They left the park. Jonathan and Angel drove to Emerald Lakes. There Jonathan went into his house to get something. Matt picked up a friend named ‘Rel’, short for Derel. He told Derel what happened and said he just wanted the ‘Henny’ back. Rel showed Matt where the house was on the cul-de-sac on Winter Drive. Matt took Rel home and met Angel and Jonathan just outside PCP in a lot near the Dollar General. Angel texted Ewin telling him that Matt wanted to fight his brother, referring to Mayo. They would all go to Winter Drive in Matt’s car.
Meanwhile, the defendants were smoking marijuana, playing video games, and texting on their phones. They became alarmed the first time they saw Matt’s car drive by. They felt someone was ‘spinning’ the house. After the first time they exited the house to find out who was doing it and ‘F them up’. They turned the lights off inside the house. Ewin had both guns and was crouching behind a tree in the front yard facing the road. Mitchell and Mayo were also hiding in the brush. The car returned to the cul-de-sac. Matthew Santana was driving, Jonathan Nazario was in the front passenger seat, and Angel Rodriguez was in the back seat behind the driver. They parked right in front of the house totally unaware that Ewin was only feet away aiming a loaded .357 Glock right at the driver’s side window. Ewin asked Mayo and Mitchell several times if he should shoot. He would tell the detectives the car was parked there for a ‘good minute’. In answer to his question Mitchell and Mayo told Ewin to ‘bust it!” At that moment, Matthew was turned toward Jonathan asking him if he was going into the house with him. A bullet fired by Ewin shattered the window, striking Matthew in the neck, killing him. Another bullet struck the car door passing through it and entering Matthew’s left side.
As more bullets flew, Angel reached over from the back seat with his left foot and was able to lurch the car forward. Jonathan jumped out of the car and ran away from the gun fire. Bullets continued striking the fleeing car. Frightened neighbors, crouching near floor level in their homes, began calling 911, telling the dispatchers that a shooting was in progress. Angel guided the car away from Winter Drive, crossing Pembrook and crashing into a drainage ditch in front of a home. He jumped out of the shattered car window and ran into the woods, leaving his sandals in the car. Matthew’s lifeless body sat slumped over the steering wheel of the car. The engine still running.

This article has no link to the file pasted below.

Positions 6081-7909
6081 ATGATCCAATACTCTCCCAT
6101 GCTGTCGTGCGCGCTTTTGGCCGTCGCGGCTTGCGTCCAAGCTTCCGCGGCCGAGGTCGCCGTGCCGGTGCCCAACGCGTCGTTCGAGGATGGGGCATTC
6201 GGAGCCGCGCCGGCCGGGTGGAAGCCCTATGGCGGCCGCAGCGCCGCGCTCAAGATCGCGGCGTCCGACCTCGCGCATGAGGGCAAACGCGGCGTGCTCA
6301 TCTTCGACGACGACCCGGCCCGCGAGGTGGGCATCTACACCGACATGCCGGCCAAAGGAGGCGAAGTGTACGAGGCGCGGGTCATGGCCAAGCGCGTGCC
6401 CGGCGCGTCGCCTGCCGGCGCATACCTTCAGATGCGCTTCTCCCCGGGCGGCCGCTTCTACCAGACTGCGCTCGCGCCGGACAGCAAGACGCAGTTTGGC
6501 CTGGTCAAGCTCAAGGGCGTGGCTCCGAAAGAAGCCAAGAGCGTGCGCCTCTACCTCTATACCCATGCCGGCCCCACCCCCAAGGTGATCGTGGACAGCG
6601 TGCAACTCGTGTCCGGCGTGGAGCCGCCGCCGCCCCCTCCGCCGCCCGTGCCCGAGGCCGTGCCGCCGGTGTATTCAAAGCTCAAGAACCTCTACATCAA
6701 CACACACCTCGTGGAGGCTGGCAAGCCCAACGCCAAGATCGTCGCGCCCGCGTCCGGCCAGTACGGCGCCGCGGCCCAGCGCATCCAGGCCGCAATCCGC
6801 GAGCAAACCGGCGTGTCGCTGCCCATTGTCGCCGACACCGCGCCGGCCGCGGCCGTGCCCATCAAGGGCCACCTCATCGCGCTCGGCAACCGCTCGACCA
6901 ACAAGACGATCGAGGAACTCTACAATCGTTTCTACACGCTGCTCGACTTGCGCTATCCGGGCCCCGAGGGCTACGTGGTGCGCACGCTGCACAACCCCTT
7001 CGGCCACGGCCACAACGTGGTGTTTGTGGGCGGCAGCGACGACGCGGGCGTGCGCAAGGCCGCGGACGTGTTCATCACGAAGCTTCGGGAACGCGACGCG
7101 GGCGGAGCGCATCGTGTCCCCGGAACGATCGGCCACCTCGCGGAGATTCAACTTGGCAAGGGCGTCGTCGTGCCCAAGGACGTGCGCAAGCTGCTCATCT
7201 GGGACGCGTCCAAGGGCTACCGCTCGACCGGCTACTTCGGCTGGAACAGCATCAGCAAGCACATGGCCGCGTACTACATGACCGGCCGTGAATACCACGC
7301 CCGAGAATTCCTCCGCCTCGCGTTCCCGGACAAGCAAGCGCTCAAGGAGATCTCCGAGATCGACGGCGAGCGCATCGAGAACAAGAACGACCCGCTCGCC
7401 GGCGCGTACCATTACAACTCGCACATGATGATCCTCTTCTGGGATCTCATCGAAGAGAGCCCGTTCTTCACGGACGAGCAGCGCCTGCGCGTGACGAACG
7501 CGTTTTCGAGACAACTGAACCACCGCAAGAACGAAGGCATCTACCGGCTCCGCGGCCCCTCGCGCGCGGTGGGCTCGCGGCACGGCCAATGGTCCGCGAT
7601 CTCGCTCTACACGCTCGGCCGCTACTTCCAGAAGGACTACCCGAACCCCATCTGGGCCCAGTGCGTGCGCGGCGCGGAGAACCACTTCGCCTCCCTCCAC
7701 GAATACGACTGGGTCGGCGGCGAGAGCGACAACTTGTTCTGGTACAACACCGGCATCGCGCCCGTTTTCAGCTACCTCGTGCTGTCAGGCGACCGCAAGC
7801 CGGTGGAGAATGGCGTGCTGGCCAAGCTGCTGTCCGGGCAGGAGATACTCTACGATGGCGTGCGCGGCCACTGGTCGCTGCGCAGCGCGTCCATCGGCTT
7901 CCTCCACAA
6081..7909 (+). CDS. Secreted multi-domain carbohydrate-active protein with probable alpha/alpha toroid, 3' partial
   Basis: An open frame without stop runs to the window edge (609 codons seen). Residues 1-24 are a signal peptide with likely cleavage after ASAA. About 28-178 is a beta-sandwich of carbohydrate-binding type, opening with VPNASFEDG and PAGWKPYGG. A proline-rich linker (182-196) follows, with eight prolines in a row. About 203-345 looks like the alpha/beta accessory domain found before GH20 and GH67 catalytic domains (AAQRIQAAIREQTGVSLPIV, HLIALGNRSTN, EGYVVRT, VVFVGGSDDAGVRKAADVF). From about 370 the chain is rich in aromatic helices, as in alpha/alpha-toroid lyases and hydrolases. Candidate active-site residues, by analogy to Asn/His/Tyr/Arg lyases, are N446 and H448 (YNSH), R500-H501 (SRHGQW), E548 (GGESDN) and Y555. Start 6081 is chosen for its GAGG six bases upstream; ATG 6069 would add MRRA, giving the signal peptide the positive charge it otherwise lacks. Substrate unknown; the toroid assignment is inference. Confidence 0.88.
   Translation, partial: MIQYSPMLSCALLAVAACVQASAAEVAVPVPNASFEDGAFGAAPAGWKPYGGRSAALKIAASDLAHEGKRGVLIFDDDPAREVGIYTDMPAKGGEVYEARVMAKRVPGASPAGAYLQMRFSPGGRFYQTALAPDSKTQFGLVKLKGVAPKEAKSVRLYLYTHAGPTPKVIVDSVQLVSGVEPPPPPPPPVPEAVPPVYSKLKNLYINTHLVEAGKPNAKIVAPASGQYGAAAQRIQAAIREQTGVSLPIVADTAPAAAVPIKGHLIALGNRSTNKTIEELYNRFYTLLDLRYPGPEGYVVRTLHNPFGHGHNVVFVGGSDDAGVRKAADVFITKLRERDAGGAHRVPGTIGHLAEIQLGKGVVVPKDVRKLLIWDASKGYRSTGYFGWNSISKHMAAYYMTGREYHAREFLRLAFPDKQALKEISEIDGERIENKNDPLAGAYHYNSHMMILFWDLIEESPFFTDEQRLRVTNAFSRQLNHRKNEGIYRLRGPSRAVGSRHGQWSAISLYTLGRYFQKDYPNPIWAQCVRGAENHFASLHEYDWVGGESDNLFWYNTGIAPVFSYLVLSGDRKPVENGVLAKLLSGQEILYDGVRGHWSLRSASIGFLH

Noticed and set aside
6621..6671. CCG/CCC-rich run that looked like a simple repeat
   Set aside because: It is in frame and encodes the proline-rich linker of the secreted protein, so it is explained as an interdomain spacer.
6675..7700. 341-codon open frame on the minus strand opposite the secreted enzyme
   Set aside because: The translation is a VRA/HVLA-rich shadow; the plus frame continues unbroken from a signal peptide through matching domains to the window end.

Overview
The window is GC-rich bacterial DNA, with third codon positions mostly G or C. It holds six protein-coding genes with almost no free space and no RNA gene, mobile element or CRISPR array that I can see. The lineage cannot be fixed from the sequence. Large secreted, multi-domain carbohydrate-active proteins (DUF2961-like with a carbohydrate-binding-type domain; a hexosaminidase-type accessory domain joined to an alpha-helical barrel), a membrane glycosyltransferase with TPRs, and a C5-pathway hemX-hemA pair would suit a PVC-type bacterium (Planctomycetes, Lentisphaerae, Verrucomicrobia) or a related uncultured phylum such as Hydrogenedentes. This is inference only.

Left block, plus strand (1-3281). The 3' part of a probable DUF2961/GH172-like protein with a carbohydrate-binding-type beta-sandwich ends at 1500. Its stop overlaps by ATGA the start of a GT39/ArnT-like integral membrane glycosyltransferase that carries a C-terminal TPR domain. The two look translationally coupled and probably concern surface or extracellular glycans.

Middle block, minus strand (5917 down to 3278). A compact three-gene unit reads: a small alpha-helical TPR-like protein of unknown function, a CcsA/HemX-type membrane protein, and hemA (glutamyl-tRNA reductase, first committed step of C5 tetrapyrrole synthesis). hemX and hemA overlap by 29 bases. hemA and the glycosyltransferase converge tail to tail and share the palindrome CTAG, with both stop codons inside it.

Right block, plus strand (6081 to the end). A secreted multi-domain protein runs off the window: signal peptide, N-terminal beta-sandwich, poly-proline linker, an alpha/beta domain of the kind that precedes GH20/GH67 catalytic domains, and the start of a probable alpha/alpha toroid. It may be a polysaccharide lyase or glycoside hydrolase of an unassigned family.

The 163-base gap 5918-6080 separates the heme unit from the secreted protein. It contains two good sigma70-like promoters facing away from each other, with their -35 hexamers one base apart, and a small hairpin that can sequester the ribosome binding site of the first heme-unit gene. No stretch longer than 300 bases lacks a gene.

Mitchell and Mayo each plead guilty to Robbery, a felony of the First Degree, for the taking of the Hennessey by threat of force and Conspiracy to Commit Voluntary Manslaughter, also a First Degree Felony. Ewin plead guilty to Robbery of the Hennessey bottle. As the actual shooter, he also plead guilty to Third Degree Murder. At sentencing Mancuso offered into evidence a letter written by Matthew’s mother. Mrs. Santana wanted the judge to read the letter. She did not want to speak at sentencing. Judge Williamson carefully read the letter and noted that Matthew was Mrs. Santana’s only child. The impact of the crime on her was terrible. He also stated that the defendants were young men. They were going to go to state prison. He hoped that they would learn from this and be model inmates. Judge Williamson accepted the recommended sentences of 5 to 15 years in prison for Mr. Mitchell, 6 to 15 years in prison for Mr. Mayo, and 10 to 40 years in prison for Mr. Ewin. Although eligible for parole once he serves his 10 year minimum, most homicide offenders will serve over half of their minimum sentences before being paroled.
It was a challenging investigation and case involving many moving parts. In addition to the officers at Pocono Mountain Regional Police Department, special thanks is in order to both Assistant District Attorney Rich White and Detective Sergeant Wendy Serfass of the District Attorney’s Office for their hard work and dedication.